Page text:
intentionally
making an infinite loop, why didn't he use
"for(;;)" or "while(true)"? If
the compiler gives an error, that the expression is always
true, I think
there are two possibilities:

1) The programmer was checking out how smart is the
compiler, by
expressing an infinite loop in a hard way; to get the code
compiled, he
should change it to regular "for(;;)" or
"while(true)".

I can mostly see that only in instances of those trying to make better checkers by making it fail any way possible, or making sure the error comes up on a later build. Either way, if ;(a+b) < 8; always evaluates to less than 8, and there's no way to get a or b to go up or might change to become something higher (or a break somewhere to get out of the loop); most likely something is missing; unless they have some 'clever code' which, then becomes a pain to debug later.
2) The programmer didn't notice, that the values he was
using are never
evaluated greater than the intended loop termination
condition. He re-
examines the code and probably finds something that he was
missing in the
first attempt (forgot to add some other value, forgot to
change the loop
termination condition, ...)

Win-win -situation, isn't that?

Only if he's actually warned about the infinate loop. would this warn you? (i will check myself later) int a,b; for (;(a+b)<8;) { if (a>=0) a++; if (b<=0) b--; } both a and b change. is it smart enough to know it should ALWAYS be 0? (or -1 for a brief time) or... { //...somewhere in the code. a++; b-=a; a=b; } not sure if the compiler will be quiet about this either, but logically something's changing constantly so we know there's a possible potential for an eventual false statement somewhere.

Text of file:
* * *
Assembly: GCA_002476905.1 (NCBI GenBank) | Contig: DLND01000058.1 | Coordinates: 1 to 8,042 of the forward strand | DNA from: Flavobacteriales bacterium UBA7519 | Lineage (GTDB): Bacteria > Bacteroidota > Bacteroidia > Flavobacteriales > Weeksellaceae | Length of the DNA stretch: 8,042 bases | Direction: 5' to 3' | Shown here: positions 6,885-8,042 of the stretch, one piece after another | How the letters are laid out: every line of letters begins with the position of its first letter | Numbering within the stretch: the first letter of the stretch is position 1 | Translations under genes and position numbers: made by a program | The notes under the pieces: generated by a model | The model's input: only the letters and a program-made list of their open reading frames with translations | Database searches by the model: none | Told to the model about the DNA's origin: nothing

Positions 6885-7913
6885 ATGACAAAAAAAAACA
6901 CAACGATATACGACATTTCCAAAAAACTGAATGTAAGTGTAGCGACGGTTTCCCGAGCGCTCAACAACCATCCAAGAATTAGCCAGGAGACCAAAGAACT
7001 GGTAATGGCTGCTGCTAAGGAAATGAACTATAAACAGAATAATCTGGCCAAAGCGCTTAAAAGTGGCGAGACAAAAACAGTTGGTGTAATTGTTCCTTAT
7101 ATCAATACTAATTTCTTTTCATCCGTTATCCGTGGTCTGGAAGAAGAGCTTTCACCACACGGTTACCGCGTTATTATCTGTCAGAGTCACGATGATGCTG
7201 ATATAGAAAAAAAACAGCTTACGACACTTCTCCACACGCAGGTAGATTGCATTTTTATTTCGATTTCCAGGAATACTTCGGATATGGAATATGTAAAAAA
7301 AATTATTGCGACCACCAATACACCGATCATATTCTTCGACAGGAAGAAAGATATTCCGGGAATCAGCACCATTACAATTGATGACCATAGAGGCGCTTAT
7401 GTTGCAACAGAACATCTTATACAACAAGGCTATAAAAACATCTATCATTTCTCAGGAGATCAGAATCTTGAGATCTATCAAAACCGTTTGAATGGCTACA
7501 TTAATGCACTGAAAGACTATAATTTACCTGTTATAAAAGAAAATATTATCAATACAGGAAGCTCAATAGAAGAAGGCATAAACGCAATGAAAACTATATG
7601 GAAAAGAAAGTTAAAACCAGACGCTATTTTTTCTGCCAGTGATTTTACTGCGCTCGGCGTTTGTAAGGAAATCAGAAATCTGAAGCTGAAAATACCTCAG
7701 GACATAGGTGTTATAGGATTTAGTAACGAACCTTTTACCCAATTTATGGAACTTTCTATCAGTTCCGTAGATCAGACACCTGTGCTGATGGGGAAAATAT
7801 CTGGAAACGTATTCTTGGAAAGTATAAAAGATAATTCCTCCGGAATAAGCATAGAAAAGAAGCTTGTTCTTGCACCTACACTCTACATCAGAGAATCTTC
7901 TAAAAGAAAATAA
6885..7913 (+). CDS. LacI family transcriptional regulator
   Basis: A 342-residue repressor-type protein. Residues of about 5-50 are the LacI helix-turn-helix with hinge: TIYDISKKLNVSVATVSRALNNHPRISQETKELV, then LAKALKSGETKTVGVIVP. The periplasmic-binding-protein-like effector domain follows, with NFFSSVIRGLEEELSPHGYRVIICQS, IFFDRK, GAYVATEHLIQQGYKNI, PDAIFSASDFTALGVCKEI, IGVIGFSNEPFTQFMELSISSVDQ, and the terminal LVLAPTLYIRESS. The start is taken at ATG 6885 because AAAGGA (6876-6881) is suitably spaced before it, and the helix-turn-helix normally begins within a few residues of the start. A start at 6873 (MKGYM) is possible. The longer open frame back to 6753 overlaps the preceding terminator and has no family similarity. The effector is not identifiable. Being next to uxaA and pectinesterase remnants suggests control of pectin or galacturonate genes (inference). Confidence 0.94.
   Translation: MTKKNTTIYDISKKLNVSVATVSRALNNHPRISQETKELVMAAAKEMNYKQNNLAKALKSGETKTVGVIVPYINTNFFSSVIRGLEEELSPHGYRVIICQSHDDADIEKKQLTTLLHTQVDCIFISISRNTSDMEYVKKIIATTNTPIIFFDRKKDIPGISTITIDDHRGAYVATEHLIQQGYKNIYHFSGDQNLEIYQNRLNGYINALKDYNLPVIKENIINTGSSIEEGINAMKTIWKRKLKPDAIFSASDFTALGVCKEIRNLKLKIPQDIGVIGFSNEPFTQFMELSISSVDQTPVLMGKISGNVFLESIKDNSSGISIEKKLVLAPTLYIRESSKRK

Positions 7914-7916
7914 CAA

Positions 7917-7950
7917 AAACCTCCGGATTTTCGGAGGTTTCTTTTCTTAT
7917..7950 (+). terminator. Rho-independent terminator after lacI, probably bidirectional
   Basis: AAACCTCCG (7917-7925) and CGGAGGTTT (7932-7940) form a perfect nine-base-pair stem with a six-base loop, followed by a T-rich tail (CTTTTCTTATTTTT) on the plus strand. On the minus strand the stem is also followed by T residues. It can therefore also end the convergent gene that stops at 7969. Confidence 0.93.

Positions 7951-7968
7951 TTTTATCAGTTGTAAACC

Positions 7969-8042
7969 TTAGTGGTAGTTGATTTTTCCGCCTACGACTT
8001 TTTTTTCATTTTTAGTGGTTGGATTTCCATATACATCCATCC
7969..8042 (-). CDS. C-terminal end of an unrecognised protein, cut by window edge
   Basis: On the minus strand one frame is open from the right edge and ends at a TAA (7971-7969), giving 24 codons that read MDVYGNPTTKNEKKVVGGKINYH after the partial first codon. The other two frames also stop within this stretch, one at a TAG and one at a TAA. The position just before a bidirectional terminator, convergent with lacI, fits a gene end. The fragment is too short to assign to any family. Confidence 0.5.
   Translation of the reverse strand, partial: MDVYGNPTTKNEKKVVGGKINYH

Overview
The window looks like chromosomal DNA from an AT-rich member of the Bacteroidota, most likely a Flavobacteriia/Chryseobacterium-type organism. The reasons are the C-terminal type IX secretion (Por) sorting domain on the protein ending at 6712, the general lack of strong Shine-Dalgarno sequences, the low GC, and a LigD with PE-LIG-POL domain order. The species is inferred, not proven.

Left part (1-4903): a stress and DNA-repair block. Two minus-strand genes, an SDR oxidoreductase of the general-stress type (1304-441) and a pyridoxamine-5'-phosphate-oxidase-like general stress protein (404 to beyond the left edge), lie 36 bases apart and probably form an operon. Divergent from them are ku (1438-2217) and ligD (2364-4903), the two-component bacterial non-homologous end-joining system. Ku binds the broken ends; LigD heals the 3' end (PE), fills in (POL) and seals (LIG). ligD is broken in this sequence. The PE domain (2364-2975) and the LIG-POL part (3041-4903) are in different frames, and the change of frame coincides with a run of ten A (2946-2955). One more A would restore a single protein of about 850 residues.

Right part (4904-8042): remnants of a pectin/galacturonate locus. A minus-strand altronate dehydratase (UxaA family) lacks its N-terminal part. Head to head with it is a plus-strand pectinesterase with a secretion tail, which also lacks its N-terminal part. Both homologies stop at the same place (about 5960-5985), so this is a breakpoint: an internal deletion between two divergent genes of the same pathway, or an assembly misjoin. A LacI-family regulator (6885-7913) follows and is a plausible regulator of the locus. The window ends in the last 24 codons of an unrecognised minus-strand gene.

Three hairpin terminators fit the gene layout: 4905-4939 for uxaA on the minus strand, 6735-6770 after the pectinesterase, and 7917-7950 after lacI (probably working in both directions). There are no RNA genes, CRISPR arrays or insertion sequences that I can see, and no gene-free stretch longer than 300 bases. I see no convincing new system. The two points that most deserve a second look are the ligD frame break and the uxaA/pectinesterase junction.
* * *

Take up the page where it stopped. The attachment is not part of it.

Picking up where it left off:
Yes, right. Of course, compiler should not give any kind of
warning if
the loop is clearly intentionally made infinite, or if the
condition is

while(true) ...		// No error
if(true) ...		// No error

auto a=file.getSize("myfile.txt");	// ulong
...
while( a != -1) ...	// Error

In fact, I would change the default behavior of the
compiler so that it
uses all warnings and regards them as errors. For testing
out incomplete
code, a "--cmon-relax" flag could be used :)

Sounds good to me. It just seems like there's a delicate balance where all warnings are errors, and not all warnings can be delt with without some type of ugly work-around (in some situations), where a warning would be better than an error. I honestly believe that unused variables shouldn't be an error; at least until i've finished building a working version of the function. Then start refactoring and removing un-needed parts. Once ready for release, all warnings that can be removed, are treated as errors. Last thing i personally want to do is to put in variables i know i need, and then have to comment them out just to get the compiler to be quiet because they aren't used, just so i can confirm some basic logic right before working on the block of code that would have held the variables i just commented out. The annoyance of jumping back and forth when i could have just left them alone to begin with is mostly where i'm going towards. production code and final code? Variables that aren't used should be errors.
Jul 10 2008
Markus Koskimies <markus reaaliaika.net> writes:
On Thu, 10 Jul 2008 15:05:30 -0700, Era Scarecrow wrote: